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and probably printed.* The map found by himself he thinks is one of these. As to the large map spoken of in the Introductio, there was no proof that it was ever printed until Fischer announced his discovery. For reasons to us unknown, the edition of Ptolemy ready to be printed in 1505 was not then published, t in fact did not appear till 1513, and then not at St. Dié, but at Strassburg, brought out by other editors. Is it not likely, asks Mr. Soulsby, that the world map prepared for the work in 1505 was also delayed? Soulsby is of this opinion, and regards the map Stevens has found as a proof-sheet of the map of 1505. It may be remarked here that some copies of a map of the newly discovered lands, engraved wholly or in part by Waldseemüller at the bidding of Duke René of Lorraine, were sold as early as 1507. I
It is Soulsby's opinion that the great size of the Wolfegg map speaks for the priority of Stevens' map. As Waldseemüller was engaged in preparing an edition of Ptolemy, it was but natural that he should first engrave a map of the usual size for the work before undertaking a map of unusual size. Besides, Soulsby thinks that the printing-presses of the time could not print so large a map. In putting forth the last argument Mr. Soulsby seems to have overlooked the fact that the Wolfegg map was printed in sections.
Dr. Franz Ess in a paper to be found in the New York Staats-Zeitung of Sunday, June 22, 1902, to which we have been indebted for many particulars, publishes a letter of Father Fischer referring to the Stevens claim. We translate the text as found in the Staats-Zeitung : “Soulsby ascribes to von Wieser views regarding the expression in solido which are precisely the reverse of what Wieser says. Soulsby seems not to be an impeccable German scholar. The opinion that there was an older map bearing the name America is based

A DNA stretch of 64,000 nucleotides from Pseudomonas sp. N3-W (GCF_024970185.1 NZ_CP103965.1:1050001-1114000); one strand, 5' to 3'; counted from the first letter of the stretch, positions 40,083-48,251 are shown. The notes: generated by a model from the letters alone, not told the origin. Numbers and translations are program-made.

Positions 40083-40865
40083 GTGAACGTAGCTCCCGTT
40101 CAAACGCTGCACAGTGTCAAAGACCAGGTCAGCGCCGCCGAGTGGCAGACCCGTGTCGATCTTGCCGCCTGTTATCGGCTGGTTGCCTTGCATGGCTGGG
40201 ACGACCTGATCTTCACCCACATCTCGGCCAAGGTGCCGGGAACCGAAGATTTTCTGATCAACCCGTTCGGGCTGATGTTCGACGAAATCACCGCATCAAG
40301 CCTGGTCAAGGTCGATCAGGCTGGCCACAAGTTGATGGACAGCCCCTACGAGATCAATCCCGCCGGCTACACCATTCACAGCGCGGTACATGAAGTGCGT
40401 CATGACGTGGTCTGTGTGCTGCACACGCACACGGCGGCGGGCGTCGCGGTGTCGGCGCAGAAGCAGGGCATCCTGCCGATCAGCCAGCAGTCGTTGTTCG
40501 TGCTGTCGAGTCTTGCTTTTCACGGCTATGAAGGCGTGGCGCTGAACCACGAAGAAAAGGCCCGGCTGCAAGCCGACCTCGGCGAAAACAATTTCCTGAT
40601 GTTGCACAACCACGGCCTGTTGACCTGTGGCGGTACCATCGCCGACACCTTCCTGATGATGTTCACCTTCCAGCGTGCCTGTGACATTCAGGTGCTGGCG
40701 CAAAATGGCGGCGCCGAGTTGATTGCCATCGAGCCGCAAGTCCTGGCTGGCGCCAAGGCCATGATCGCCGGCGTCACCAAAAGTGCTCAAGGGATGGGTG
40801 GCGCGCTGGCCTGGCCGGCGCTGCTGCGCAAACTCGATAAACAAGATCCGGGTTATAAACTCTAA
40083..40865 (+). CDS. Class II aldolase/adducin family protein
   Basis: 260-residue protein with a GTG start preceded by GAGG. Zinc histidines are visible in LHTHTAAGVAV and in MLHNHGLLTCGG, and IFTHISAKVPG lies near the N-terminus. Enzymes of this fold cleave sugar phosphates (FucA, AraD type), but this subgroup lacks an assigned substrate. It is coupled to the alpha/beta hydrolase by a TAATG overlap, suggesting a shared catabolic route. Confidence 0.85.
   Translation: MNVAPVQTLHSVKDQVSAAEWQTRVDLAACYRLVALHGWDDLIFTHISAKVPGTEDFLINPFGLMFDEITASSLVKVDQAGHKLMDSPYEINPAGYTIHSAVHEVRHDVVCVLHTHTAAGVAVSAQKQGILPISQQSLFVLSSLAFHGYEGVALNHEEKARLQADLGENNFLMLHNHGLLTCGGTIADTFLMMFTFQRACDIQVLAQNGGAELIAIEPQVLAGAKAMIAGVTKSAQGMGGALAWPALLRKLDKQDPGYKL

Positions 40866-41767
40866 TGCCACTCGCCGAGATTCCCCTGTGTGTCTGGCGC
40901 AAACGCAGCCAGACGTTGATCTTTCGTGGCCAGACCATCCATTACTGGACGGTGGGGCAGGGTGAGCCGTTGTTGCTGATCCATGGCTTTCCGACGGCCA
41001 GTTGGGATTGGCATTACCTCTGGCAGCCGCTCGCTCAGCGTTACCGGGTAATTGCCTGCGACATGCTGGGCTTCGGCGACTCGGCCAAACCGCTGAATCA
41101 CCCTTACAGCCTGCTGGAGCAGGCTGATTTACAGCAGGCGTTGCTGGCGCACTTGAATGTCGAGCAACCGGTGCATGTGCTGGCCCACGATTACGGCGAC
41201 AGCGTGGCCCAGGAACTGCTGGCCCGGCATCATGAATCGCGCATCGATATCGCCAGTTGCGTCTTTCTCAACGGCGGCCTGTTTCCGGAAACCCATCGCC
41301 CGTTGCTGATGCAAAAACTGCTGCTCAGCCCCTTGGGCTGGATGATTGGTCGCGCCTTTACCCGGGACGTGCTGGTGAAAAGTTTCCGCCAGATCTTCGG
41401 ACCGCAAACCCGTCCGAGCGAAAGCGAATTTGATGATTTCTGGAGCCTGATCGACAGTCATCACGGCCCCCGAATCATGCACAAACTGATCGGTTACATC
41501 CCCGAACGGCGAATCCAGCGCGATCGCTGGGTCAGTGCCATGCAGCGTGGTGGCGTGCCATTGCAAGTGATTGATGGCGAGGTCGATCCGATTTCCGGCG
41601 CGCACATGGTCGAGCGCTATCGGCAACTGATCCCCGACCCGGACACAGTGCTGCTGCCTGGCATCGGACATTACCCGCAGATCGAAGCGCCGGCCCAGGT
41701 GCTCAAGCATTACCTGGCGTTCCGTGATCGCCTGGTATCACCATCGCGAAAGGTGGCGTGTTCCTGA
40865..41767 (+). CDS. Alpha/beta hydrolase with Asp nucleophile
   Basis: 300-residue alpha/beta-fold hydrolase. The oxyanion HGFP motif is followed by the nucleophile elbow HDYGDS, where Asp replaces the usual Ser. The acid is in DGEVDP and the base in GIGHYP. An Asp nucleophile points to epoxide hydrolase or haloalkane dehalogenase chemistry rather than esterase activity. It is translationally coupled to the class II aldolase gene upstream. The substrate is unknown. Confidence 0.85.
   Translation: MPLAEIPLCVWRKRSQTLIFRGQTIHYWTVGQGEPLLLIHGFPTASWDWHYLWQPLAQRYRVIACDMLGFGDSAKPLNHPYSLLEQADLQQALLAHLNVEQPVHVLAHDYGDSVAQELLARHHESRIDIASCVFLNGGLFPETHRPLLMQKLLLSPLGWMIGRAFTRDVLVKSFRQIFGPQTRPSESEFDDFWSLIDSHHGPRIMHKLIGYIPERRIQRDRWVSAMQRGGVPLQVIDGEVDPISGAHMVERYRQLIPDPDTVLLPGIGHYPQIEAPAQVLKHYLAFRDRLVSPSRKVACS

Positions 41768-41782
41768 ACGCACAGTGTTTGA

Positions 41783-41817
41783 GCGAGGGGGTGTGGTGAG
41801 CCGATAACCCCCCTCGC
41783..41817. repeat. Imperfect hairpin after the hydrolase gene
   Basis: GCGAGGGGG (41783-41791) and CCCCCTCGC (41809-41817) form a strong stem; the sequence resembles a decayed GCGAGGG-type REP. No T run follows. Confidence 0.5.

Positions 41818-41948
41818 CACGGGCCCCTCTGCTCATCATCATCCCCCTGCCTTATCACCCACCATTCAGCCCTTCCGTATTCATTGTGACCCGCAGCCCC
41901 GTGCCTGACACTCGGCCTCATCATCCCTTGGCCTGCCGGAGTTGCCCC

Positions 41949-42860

* Is one of these the printed map mentioned by the Abbot Trithemius in a letter of August 12, 1507, showing the discoveries of Vespucci? Cf. Justin Winsor, Christopher Columbus, p. 412. † In 1508 Duke René, the patron of the St. Dié scholars, died Winsor, Christopher Columbus, p. 540,
on the mistaken hypothesis contained in the following words of Soulsby: "The map discovered by Fischer which was to accompany the Introductio (that appeared on April 25, 1507) '; while, according to the express and repeated statements of Waldseemüller, the map was completed on April 25th, and the book was written to accompany the map entitled Cosmographia. The argument from analogy also, at the end (of Soulsby's paper], is correct only if the 1507 map of Stevens, which measures about one-twelfth of Waldseemüller's map, is posterior to the latter. My conviction is that Stevens' certainly interesting map should be ascribed to the year 1508 or 1509. Decisive as regards this point is the fact that the correct position of Greenland, which appears to be one of the features of the Stevens map, corresponds with the representation of Greenland in the Strassburg Ptolemy of 1513. ... Heretofore Stevens thought he had found the map which I have now discovered; this contention he has of course abandoned now."